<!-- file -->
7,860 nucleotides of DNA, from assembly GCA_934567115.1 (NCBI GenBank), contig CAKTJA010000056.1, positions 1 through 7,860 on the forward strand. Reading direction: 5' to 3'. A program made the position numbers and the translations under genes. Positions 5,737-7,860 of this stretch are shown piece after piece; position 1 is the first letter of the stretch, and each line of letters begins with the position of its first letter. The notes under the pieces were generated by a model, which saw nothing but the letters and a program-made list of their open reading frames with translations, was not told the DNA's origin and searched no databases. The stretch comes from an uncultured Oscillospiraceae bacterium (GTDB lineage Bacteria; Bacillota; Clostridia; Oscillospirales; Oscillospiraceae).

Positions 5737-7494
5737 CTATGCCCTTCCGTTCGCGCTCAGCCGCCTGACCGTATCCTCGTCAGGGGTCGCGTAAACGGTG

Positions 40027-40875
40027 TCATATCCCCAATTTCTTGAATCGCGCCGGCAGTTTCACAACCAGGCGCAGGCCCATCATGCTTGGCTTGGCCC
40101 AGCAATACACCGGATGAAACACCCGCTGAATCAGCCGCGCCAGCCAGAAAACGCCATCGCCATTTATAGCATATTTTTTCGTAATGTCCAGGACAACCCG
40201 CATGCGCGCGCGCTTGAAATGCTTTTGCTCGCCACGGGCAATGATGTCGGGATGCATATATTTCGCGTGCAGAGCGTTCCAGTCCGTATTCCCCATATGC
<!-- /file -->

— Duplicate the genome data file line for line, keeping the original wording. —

7,860 nucleotides of DNA, from assembly GCA_934567115.1 (NCBI GenBank), contig CAKTJA010000056.1, positions 1 through 7,860 on the forward strand. Reading direction: 5' to 3'. A program made the position numbers and the translations under genes. Positions 5,737-7,860 of this stretch are shown piece after piece; position 1 is the first letter of the stretch, and each line of letters begins with the position of its first letter. The notes under the pieces were generated by a model, which saw nothing but the letters and a program-made list of their open reading frames with translations, was not told the DNA's origin and searched no databases. The stretch comes from an uncultured Oscillospiraceae bacterium (GTDB lineage Bacteria; Bacillota; Clostridia; Oscillospirales; Oscillospiraceae).

Positions 5737-7494
5737 CTATGCCCTTCCGTTCGCGCTCAGCCGCCTGACCGTATCCTCGTCAGGGGTCGCGTAAACGGTG

Positions 40027-40875
40027 TCATATCCCCAATTTCTTGAATCGCGCCGGCAGTTTCACAACCAGGCGCAGGCCCATCATGCTTGGCTTGGCCC
40101 AGCAATACACCGGATGAAACACCCGCTGAATCAGCCGCGCCAGCCAGAAAACGCCATCGCCATTTATAGCATATTTTTTCGTAATGTCCAGGACAACCCG
40201 CATGCGCGCGCGCTTGAAATGCTTTTGCTCGCCACGGGCAATGATGTCGGGATGCATATATTTCGCGTGCAGAGCGTTCCAGTCCGTATTCCCCATATGC